John Suthers might not have needed it in the race to determine Colorado Springs’ next mayor, but he definitely found himself riding a new wave in local politics.
John Suthers might not have needed it in the race to determine Colorado Springs’ next mayor, but he definitely found himself riding a new wave in local politics.

John Suthers might not have needed it in the race to determine Colorado Springs’ next mayor, but he definitely found himself riding a new wave in local politics.

Thanks to a surprising late surge, 88,966 voters cast ballots in Tuesday’s municipal election, 1,592 fewer than those who voted four years earlier. But voter turnout, as measured by the percentage of active registered voters who mailed or turned in their votes, was 39 percent as opposed to 62 percent in 2011.

That’s because the number of active voters skyrocketed in 2014, thanks to a Democrat-sponsored measure in the state Legislature mandating that ballots be sent to all registered voters in statewide and federal elections. In 2015, the city mailed out 228,000 ballots to active voters, compared to 151,000 in 2011.

Yet, despite virtually identical turnouts, this election was hardly a replay of 2011.

Four years ago, Richard Skorman led the mayoral race with 35.83 percent of the vote. Skorman’s percentage may have been reduced by Dave Munger’s candidacy, which attracted 4.45 percent of voters, and by Tom Gallagher’s quixotic bid, good for 5.29 percent. Together, they received more than 45 percent of the total vote, auguring well for Skorman’s prospects in a runoff.

The three leading conservative mayoral candidates in 2011 (Steve Bach, Buddy Gilmore and Brian Bahr) accounted for just over 52 percent of the vote.

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But this year the moderate/liberal share of the electorate plummeted. With 46.37 percent of the vote, Suthers doubled Mary Lou Makepeace’s 23.56 percent. Two other conservatives in the field, Amy Lathen and Joel Miller, received 27 percent of the vote, putting the conservative share at well over 70 percent.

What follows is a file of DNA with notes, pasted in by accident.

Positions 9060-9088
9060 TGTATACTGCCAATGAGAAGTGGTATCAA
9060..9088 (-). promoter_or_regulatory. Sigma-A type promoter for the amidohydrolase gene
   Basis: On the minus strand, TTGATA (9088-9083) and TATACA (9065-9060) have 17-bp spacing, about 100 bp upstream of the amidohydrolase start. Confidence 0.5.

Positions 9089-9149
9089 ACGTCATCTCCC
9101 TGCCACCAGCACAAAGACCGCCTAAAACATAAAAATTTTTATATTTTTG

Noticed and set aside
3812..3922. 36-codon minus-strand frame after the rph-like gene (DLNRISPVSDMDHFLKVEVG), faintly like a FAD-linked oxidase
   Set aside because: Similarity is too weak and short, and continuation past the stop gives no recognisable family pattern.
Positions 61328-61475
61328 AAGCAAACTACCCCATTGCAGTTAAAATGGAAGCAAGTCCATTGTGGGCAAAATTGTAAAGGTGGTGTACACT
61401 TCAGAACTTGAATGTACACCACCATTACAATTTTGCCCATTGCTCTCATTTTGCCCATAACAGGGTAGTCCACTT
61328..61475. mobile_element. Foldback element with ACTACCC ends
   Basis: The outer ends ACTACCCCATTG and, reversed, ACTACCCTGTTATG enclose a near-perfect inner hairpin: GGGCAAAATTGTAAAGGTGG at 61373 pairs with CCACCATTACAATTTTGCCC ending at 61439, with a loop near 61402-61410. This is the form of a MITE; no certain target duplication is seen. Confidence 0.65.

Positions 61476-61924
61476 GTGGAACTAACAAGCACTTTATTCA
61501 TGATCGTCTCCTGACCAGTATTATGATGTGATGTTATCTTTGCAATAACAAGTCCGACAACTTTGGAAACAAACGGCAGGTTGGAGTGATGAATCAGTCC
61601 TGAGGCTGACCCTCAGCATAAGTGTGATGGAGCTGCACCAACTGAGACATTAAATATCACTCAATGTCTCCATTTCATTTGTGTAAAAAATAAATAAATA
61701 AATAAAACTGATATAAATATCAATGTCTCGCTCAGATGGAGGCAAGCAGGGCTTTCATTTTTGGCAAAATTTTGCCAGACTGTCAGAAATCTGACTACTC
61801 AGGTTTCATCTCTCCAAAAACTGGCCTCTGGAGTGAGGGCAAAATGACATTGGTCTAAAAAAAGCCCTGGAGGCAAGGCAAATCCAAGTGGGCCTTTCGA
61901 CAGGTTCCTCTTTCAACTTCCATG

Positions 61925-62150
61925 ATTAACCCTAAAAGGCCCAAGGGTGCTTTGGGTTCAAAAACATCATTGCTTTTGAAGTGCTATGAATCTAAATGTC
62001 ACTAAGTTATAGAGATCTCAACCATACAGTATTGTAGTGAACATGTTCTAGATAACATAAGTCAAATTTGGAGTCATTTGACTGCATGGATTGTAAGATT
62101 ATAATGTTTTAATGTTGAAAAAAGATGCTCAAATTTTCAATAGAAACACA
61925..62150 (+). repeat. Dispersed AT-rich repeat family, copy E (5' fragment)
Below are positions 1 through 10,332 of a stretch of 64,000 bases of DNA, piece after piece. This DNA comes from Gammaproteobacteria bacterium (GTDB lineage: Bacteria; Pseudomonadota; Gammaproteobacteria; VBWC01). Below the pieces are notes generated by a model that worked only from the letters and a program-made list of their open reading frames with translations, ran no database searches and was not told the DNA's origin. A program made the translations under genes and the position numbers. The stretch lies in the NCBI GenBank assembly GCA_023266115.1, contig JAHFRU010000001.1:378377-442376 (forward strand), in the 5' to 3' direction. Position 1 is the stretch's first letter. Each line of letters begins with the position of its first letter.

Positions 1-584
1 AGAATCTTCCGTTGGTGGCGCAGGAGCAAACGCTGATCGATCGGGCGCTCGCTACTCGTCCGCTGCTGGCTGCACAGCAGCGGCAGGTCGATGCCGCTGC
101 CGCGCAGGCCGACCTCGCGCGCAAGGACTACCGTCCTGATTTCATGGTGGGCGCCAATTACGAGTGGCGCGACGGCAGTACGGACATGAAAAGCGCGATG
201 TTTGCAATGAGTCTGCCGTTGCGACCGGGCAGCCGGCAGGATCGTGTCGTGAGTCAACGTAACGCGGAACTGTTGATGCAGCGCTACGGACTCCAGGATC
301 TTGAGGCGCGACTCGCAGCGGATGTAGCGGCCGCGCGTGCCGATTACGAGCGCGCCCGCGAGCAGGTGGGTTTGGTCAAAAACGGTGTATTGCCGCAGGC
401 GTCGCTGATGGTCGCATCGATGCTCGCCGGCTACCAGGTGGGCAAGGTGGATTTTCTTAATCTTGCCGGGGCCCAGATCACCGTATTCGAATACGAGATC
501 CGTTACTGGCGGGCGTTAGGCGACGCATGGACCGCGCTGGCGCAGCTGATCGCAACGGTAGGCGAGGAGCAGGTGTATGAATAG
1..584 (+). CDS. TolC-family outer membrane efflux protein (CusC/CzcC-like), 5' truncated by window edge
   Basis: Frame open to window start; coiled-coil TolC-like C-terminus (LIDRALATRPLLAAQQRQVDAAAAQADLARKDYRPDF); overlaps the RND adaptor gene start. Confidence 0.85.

Given that Democratic candidates running citywide for state and national office usually poll between 35 and 38 percent in the city, and given that the April voters have traditionally been more moderate than those in November, what happened? Did Makepeace run a bad campaign, did the base not turn out, or was Suthers just an overwhelmingly powerful opponent?

Foregone conclusion

The runoff should answer these questions. At first glance, it seems unlikely that Makepeace can prevail.

In 2011, 99,306 voters participated in the runoff, up 10 percent from the 90,558 who voted in the first round. Bach prevailed over Skorman, and won by a 57-43 margin.

Suthers received 40,900 votes in the first round. If 96,000 voters cast ballots in the runoff, he’ll need 48,001 to win, an additional 7,101 votes. With 20,783 in the first round, Makepeace will need an additional 27,218. That’s a tall order — in fact, it’s not a stretch to say that it’s politically impossible.

Council at-large

In 2011, Jan Martin led the at-large field with 44,901 votes, or 11.12 percent of votes cast. This year, at-large leader Merv Bennett garnered 33,690 votes but received 15.09 percent of the votes.

That’s because 2011 was a transition year, thanks to a change in the City Charter. Voters selected five at-large Councilors that year, but only three on Tuesday.

In a diverse and powerful 2011 field, Martin, Val Snider, Merv Bennett, Brandy Williams and Tim Leigh won out. The election also served as a trial run for three Councilors who will take their seats on the dais this month: Helen Collins, Larry Bagley and Bill Murray.

On Tuesday, Collins fought off a recall attempt, which failed by a 55-45 margin. Bagley defeated Kanda Calef in District 2, while Murray claimed one of the at-large seats. All three clearly benefited from losing efforts in 2011, particularly Murray.

In 2011, Murray received 25,826 votes, good enough for second runner-up. This year, he increased his total to 26,437 and won. As he pointed out, he was outspent 10-to-1 but prevailed anyway.